Tattoos and IP Norms

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Part I of this Article offers a brief history of the practice of tattooing—beginning with its widespread use in early civilizations, then turning to its colonial reincorporation into the West, and the recent emergence of the “tattoo renaissance.” This Part will also introduce the basic structure and vocabulary of the contemporary tattoo industry.

After establishing the doctrinal applicability and practical irrelevance of formal copyright law to tattoos, Part II catalogs the norms that structure the tattoo industry. To develop this descriptive account, I conducted fourteen in-person qualitative interviews in early 2012 with tattooers throughout the United States, identified through snowball sampling relying on existing industry contacts.20 In terms of geography, gender, experience level, work environment, style, and clientele, these interviews capture a diverse, if not necessarily representative, cross section of perspectives within the tattoo community.

These interviews revealed five core norms. First, tattooers as a rule recognize the autonomy interests of their clients both in the design of custom tattoos and their subsequent display and use. Second, tattooers collectively refrain from reusing custom designs—that is, a tattooer who designs an image for a client will not apply that same image on another client. Third, tattooers discourage the copying of custom designs—that is, a tattooer generally will not apply another tattooer’s custom images to a willing client. Fourth, tattooers create and use predesigned tattoo imagery, or “flash,” with the understanding that it will be freely reproduced. Finally, tattooers generally embrace the copying of works that originate outside of the tattoo industry, such as paintings, photos, or illustrations. In some ways, these norms unintentionally echo familiar concepts from copyright law, but they differ from formal law in important respects as well.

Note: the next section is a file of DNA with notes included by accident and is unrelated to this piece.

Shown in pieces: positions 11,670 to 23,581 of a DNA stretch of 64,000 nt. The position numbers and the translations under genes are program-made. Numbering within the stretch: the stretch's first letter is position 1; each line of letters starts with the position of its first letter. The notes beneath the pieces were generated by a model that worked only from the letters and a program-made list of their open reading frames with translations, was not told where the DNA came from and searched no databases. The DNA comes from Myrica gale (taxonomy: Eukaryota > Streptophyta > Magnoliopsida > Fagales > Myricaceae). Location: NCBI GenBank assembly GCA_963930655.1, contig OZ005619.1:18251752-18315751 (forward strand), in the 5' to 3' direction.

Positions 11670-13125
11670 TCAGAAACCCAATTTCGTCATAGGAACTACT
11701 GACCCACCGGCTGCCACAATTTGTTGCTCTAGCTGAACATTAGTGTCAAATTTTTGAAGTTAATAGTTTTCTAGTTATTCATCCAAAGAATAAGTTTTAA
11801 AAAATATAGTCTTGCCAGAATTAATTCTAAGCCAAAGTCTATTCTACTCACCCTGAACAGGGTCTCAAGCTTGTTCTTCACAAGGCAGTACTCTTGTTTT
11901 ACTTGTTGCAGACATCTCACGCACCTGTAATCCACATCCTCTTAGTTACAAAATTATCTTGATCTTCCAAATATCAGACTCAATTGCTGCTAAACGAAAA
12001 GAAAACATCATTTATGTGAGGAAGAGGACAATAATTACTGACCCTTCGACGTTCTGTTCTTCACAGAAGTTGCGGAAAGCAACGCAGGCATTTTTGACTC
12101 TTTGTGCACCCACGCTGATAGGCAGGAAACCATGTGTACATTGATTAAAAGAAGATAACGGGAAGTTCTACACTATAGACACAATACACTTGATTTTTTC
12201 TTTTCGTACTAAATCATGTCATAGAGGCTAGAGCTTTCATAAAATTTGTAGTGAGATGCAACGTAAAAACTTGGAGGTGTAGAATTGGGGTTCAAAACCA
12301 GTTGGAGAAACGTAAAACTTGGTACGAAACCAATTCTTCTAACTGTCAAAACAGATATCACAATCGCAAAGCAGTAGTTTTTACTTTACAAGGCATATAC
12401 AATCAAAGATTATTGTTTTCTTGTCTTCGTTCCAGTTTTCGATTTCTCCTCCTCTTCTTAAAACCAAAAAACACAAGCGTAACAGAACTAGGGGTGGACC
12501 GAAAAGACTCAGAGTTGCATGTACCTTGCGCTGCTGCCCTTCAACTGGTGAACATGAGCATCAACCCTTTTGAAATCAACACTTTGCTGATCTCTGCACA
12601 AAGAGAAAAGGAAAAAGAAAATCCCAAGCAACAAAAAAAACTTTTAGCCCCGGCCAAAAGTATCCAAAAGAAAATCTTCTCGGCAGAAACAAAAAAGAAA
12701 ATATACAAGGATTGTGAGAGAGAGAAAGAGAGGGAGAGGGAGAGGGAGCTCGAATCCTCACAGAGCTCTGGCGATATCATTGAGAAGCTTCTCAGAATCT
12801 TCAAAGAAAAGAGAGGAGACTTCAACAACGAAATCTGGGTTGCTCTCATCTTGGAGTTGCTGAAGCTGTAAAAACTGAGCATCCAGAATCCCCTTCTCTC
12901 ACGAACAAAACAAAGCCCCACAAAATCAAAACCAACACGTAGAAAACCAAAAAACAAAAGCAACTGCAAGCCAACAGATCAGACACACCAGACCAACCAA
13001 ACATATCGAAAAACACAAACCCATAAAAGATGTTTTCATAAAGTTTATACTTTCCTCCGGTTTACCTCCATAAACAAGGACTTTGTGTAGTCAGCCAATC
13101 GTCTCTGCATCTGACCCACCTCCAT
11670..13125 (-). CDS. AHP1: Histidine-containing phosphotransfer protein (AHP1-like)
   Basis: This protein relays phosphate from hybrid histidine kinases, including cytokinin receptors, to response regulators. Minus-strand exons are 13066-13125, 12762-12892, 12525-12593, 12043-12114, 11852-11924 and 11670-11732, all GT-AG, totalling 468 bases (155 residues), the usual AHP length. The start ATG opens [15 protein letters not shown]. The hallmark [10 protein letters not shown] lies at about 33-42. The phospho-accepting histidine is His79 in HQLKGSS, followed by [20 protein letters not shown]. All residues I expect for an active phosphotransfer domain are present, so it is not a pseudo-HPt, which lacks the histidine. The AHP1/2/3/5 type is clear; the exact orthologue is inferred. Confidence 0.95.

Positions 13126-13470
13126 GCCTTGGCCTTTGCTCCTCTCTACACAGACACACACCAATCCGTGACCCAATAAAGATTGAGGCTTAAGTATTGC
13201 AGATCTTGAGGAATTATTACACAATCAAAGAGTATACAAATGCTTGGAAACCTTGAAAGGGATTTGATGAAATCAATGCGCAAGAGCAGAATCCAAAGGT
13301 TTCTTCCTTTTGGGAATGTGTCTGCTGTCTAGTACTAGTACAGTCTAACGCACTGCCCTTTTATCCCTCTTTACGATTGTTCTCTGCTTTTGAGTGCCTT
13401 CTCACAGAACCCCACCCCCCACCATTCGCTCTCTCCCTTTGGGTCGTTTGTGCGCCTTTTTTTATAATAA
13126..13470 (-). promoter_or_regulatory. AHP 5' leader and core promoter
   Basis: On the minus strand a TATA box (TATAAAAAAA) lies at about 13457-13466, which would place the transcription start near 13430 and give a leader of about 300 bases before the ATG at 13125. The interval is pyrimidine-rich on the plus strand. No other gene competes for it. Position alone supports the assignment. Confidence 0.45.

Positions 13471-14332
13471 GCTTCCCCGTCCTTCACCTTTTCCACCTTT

Part III offers a number of complementary explanations for the content of tattoo industry norms and the industry’s reliance upon them. Both the culture and economics of the tattoo industry gave rise to its particular set of norms. Tattooers share a disdain for authority and a history of harsh legal regulation that renders them generally hostile to the legal system. Perhaps more importantly, as a deeply client-driven enterprise, the tattoo industry is sensitive to consumer expectations. Those expectations provide strong incentives for the development of norms in order to preserve the industry’s collective interest in the continued viability of the market for custom tattoos. Finally, tattoo norms also erect barriers to entry to the increasingly crowded field of tattooers, revealing the guild-like nature of the industry.

Part IV concludes by considering the broader lessons the tattoo industry offers for intellectual property law and policy. The tattoo industry’s success reveals the importance of customizing creative goods to deter widespread copying and of bundling easily copied creative goods with difficult-to-copy personal services.


Work published when author not on University of Michigan Faculty.